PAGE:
Euro zone private sector growth cooled in August as factory order growth hit its weakest since late 2005 and a credit squeeze in financial markets bruised service sector confidence, key data showed on Friday.
The hit to sentiment was the biggest since October 2002, in the run-up to the U.S.-led Iraq War, and brought expectations to their weakest since March 2003, during the Iraq invasion, in a survey conducted mainly during recent market turmoil.
While the RBS/NTC Economics flash PMIs suggested only a mild slowdown for now, the souring in sentiment as stocks and currencies gyrated and lending between banks jammed up in August suggests activity may cool off somewhat in September.
"The important thing to bear in mind is that the PMI data have already been trending down for about a year now, and that the downtrend does not seem to have accelerated with the latest turbulence in financial markets," said Sandra Petcov, euro area economist at Lehman Brothers.
Services activity held up, as did growth in prices charged. The flash services PMI slipped to 57.9 in August from 58.3 but was only a bit below expectations for 58.0 and just below one-year highs marked in the prior two months.
The 50.0 mark divides growth and contraction.
Economy Still Growing Strongly
The flash manufacturing PMI fell to 54.2 from 54.9, below the 54.5 economists had expected and the weakest since January 2006. New orders growth fell to its weakest since November 2005.
The flash composite PMI slipped only modestly to 57.2 from 57.5, suggesting the economy is still growing strongly although clearly on a slowing trend.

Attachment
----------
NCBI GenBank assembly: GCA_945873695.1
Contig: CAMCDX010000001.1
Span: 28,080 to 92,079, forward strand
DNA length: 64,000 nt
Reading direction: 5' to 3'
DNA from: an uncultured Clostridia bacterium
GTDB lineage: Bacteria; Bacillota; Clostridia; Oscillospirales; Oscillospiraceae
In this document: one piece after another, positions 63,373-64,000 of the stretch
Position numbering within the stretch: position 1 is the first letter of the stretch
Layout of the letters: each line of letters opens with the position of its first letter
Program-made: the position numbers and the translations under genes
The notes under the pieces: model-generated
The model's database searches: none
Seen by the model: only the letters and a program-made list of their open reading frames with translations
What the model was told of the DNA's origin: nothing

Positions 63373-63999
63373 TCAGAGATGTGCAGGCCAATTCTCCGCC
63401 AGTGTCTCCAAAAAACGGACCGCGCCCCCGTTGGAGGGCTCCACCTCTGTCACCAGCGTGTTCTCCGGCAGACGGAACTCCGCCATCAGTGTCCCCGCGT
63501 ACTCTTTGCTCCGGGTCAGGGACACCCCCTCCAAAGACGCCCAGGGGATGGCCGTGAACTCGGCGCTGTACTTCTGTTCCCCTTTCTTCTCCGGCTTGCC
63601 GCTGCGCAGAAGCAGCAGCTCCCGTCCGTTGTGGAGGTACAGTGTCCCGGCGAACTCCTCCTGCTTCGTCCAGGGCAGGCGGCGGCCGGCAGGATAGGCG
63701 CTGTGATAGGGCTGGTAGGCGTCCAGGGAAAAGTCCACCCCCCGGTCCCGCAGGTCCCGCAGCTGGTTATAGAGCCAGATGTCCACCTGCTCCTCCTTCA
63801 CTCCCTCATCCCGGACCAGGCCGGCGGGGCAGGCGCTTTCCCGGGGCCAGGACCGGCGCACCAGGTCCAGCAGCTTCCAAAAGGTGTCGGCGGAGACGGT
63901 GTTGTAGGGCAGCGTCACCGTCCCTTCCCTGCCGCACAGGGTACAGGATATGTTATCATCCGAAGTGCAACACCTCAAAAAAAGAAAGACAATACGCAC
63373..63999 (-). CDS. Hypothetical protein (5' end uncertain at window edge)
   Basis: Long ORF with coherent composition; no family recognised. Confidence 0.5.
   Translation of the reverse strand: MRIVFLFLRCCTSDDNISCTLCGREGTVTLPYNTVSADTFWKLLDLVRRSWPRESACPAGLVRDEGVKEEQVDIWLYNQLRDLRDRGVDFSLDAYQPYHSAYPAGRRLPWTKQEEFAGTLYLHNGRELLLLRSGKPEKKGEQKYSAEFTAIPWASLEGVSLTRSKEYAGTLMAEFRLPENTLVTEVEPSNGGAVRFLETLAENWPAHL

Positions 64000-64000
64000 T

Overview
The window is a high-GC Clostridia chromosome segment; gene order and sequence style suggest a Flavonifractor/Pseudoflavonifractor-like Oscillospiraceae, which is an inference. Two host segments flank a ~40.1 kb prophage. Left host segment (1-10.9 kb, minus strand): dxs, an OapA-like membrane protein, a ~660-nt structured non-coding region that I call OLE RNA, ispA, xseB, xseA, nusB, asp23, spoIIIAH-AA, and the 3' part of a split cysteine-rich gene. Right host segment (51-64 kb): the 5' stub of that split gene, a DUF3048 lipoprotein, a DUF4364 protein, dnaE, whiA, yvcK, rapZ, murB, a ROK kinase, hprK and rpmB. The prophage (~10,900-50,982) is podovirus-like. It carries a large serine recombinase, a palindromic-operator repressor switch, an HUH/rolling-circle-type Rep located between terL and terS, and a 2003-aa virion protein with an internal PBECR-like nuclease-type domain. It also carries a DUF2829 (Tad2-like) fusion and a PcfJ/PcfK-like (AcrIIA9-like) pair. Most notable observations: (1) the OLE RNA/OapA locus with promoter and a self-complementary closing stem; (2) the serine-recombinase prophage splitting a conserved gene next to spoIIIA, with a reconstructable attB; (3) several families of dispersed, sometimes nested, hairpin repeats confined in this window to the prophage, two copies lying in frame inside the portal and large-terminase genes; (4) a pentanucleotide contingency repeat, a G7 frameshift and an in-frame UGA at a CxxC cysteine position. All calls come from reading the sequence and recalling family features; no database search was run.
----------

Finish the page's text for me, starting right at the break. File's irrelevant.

"To the extent that expectations become seriously gloomy, enough to affect firms' decisions about production, investment and hiring, this warrants keeping an eye on," said Petcov.
Company evidence has also yet to show worrying signs. The latest earnings season in Europe was far from disappointing and only turmoil in the credit markets hauled stock markets off of their bullish march upward.
Financial markets did not react to the data.
Pause with Rates?
The European Central Bank signalled this week it is still inclined to raise rates to 4.25 % in September but much will depend on how quickly the logjam in credit markets breaks.
That market turmoil has already triggered a 50 basis point cut in the U.S. discount window rate for emergency loans and plenty of speculation of a cut in the federal funds policy rate by the Fed's September 18 meeting.
"If you were looking at those numbers without what is happening in terms of financial conditions and the financial market adjustments, you would feel very comfortable to raise rates," said Jacques Cailloux, chief euro area economist at RBS, which sponsors the survey. "(But) we know that confidence has been hit hard."
The data suggested the euro zone economy is still growing strongly, despite official data earlier this month that showed the bloc grew by only 0.3% in the second quarter, half the rate in the first three months of the year.
While August growth in new orders for services business declined, it was not by much and hiring still remains robust.
"The survey continues to point to a rebound in GDP growth in the second half of this year. This therefore supports our view that the ECB will still hike interest rates in September, provided market conditions continue to improve," said Jennifer McKeown at Capital Economics.
But the picture was different for manufacturing, which was booming a year ago and is now on a cooling trend.
Most indicators pointed to a easing in activity, from hiring to the backlogs of work, which hit its lowest level since September 2005. NTC said that the August data suggested capacity constraints in manufacturing may be easing.
The bulk of the survey was conducted during the week of August 13 and the current week, NTC said.